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For example, if you are strong enough to tear apart a piece of plastic - it will make a distinctive sound. If you break it - it too makes a sound. Even if you tear apart paper - it makes sound. But why does this happen?

If you smash solid objects - they make sound, but this is somewhat understandable - high speed, high energy, momentum, boom and they create a soundwave.

But if you just tear something apart, for example, a piece of paper - it is less understandable.

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Tearing up a piece of paper pulls the wood pulp fibers apart. This goes in steps and bits in quick succession. It makes the piece of paper move, which the sets the air in motion to produces sound of relatively high frequencies.

We are good at recognizing these sounds. The sound of something walking over dry leaves in the woods gives information over what kind of animal is out there.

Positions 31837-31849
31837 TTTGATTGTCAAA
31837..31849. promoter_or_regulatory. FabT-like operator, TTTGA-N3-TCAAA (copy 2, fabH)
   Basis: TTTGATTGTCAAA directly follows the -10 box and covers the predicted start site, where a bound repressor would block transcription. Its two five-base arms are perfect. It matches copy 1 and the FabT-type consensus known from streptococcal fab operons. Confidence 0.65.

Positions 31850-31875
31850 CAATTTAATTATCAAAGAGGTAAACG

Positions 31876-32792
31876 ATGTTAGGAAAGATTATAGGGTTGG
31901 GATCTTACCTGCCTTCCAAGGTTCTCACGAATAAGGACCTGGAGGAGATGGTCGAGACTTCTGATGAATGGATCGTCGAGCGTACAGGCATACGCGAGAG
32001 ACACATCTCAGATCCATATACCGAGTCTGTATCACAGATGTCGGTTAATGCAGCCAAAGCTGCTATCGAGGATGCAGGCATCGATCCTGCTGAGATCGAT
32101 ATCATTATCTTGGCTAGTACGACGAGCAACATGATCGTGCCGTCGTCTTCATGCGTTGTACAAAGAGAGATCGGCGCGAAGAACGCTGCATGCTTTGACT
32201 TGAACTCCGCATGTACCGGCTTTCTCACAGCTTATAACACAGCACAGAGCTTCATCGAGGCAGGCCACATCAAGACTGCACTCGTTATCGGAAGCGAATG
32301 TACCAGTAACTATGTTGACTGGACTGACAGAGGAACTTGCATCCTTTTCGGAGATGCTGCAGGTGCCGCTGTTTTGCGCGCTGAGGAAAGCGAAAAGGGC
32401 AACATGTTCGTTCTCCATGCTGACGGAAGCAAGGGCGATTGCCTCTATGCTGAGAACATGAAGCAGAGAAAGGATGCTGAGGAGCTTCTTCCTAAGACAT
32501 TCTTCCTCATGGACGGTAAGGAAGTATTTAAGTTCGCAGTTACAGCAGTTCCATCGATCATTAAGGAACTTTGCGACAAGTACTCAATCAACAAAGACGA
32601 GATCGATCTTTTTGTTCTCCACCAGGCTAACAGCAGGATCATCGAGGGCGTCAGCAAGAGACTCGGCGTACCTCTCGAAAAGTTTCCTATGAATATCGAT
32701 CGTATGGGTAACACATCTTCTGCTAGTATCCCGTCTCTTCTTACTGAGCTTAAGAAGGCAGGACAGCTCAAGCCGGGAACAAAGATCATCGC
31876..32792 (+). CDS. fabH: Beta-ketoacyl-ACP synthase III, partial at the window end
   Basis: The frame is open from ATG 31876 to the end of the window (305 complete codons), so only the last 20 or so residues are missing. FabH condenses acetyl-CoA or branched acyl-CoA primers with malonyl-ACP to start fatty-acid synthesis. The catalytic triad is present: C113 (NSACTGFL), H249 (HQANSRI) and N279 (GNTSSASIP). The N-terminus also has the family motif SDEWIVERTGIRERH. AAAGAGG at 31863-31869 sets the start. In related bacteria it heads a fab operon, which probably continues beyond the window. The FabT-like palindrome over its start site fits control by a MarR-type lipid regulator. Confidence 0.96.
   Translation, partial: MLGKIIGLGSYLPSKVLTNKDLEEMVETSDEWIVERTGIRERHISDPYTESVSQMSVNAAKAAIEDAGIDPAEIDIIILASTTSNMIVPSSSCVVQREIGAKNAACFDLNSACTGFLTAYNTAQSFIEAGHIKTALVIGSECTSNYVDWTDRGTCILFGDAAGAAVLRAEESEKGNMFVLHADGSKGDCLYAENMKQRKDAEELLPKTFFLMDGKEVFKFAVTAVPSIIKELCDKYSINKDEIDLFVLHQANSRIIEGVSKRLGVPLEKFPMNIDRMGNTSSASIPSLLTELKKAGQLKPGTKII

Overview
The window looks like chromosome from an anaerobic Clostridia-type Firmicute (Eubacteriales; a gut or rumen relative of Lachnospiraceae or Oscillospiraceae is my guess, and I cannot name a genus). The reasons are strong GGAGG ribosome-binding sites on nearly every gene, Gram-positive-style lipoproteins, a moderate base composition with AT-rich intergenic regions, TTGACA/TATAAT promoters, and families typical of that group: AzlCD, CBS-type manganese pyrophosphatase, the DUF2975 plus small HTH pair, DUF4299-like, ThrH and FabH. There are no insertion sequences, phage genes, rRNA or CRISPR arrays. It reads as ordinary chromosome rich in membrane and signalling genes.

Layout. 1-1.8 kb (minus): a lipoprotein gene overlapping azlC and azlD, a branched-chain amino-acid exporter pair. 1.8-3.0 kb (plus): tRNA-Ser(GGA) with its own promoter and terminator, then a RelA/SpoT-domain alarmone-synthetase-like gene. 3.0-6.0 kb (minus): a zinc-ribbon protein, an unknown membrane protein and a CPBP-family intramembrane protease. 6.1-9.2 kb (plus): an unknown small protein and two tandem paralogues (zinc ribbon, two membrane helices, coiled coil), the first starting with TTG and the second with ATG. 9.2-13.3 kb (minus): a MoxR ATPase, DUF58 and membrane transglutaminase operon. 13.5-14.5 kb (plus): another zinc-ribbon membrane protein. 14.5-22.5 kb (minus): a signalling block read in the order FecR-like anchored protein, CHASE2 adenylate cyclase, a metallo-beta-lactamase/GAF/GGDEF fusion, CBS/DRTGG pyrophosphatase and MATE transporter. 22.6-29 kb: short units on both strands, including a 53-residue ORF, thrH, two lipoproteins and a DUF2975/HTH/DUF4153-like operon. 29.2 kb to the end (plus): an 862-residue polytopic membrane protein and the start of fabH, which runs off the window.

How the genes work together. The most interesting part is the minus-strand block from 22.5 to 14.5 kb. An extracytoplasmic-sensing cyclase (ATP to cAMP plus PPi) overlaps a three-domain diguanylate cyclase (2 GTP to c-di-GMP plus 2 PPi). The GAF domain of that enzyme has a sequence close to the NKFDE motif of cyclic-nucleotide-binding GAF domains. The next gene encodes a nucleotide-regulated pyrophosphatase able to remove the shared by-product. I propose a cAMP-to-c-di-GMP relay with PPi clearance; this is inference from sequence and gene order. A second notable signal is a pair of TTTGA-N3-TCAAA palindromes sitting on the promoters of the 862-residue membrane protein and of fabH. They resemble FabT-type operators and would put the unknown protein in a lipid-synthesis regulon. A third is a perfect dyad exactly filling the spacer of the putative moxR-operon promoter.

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When paper is torn, then vibrations are set up in the fibres which are torn within the paper. These vibrations (which are simple harmonic in nature upto 2n order) excite the air surrounding it, thus producing sound

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I’m not physics guy but I think I can answer this. When you break a bond,it releases energy which travel through air as sound waves.

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  • $\begingroup$ This is exactly backwards; energy is released when you make a bond. It requires energy to break a bond. $\endgroup$ – Chemomechanics Feb 10 '18 at 16:05
  • $\begingroup$ That makes sense $\endgroup$ – weierstrash Feb 10 '18 at 16:20
  • $\begingroup$ So should I delete my “answer”? $\endgroup$ – weierstrash Feb 10 '18 at 16:21

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